Perhaps the primary reason for the dramatic rise in obesity is the sedentary (inactive) lives led by most Americans, including children and young people. Researchers found that labor saving devices had reduced a person's energy use by over 100 calories a day -- adding up to an extra 11 pounds a year. Half the difference in energy use was due to less walking. At the same time, according to the U.S. Centers for Disease Control and Prevention, between 1970 and 2000 the typical American man increased his caloric intake by 168 calories a day (good for 17 pounds a year) while the average woman added 335 calories a day.
Regular television watching has been singled as the most hazardous pastime. According to a major 2003 study, for every 2 hours a person spends in front of the TV each day, the risk for obesity increases by 23% and for type 2 diabetes by 14%. In the study, TV watching produced the lowest metabolic rates compared to sewing, playing board games, reading, writing, and driving a car. Just the act of watching TV encourages unhealthy snacking and eating patterns. In addition, the advertising on the television complicates the problem by promoting fast foods, cereal, and snack products that are high in salt, fats, and carbohydrates. Even worse, much of these advertisements are directed at children -- the most vulnerable group.
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Modern Diet and Eating Habits
People are not only eating more food than they did 20 years ago but also replacing home cooking with packaged foods, fast food, and dining out. This behavior, according to studies, places people at higher risk for obesity. Fast foods may be more harmful than restaurant cooking. These foods tend to be served in larger portions. They generally contain more calories and unhealthy fats, and fewer nutritious ingredients, than homemade or restaurant meals. Snack foods and sweet beverages, including juice and soft drinks, are specific problems that add to the increasing rates of obesity.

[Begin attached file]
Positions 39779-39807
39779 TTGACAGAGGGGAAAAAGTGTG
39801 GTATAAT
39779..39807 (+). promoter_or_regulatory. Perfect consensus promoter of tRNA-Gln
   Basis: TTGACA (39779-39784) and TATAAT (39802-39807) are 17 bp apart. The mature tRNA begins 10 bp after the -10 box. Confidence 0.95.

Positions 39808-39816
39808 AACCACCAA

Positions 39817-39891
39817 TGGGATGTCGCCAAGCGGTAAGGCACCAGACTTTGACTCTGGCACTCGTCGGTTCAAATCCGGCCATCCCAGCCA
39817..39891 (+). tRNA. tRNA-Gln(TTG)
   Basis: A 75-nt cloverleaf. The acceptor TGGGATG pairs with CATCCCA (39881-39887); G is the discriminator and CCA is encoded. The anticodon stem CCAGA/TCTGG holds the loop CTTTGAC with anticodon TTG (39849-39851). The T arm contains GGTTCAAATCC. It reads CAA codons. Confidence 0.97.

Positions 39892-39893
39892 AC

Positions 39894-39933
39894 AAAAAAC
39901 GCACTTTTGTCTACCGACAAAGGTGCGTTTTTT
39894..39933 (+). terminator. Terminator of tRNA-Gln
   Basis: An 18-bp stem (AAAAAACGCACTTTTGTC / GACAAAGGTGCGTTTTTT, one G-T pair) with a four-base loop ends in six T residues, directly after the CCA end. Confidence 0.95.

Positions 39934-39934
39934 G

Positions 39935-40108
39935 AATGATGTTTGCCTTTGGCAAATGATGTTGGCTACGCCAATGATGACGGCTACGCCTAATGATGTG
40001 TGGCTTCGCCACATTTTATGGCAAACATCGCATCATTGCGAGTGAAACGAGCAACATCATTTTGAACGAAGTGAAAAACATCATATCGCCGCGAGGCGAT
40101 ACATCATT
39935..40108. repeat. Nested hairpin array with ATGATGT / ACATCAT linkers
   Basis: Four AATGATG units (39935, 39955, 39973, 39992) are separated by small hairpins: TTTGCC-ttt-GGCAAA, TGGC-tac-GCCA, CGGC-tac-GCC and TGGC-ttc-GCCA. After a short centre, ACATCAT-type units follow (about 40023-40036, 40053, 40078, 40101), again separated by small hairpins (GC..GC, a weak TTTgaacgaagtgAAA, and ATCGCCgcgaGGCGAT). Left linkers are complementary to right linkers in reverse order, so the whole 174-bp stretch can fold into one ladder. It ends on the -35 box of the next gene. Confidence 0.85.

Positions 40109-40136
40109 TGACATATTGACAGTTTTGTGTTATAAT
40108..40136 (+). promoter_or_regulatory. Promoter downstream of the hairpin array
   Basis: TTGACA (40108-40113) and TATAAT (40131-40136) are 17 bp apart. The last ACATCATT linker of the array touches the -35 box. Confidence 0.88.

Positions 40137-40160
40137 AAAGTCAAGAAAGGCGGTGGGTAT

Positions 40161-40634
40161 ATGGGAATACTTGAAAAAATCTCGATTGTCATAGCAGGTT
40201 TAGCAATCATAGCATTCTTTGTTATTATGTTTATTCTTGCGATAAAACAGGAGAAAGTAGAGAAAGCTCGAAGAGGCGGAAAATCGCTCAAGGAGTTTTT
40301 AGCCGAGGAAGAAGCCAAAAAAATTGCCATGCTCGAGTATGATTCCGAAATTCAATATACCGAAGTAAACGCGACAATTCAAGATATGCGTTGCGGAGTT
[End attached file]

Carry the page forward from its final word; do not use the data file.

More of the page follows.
Frequent small, healthy meals (instead of two or three large daily meals) have been associated with lower weights.
Enough food is produced in the US to supply 3,800 calories every day to each man, woman, and child in the country. This is far more than the average person needs to sustain life. In general, the people who gain weight eat more and their portions are larger than those who do not.
Obesity is dramatically increasing in not only American children and adults but also every country that has adopted similar cultural habits. The World Health Organization now considers obesity to be a global epidemic and a public health problem as more nations become "Westernized." In spite of the proven health risks of obesity, the government, insurance companies, and the medical profession do not spend nearly enough money to balance the commercial and cultural pressures that are producing millions of overweight people.
Review Date: 04/14/2010
Reviewed By: A.D.A.M. Editorial Team: David Zieve, MD, MHA, and David R. Eltz. Previously reviewed by Harvey Simon, MD, Editor-in-Chief, Associate Professor of Medicine, Harvard Medical School; Physician, Massachusetts General Hospital (4/14/2010).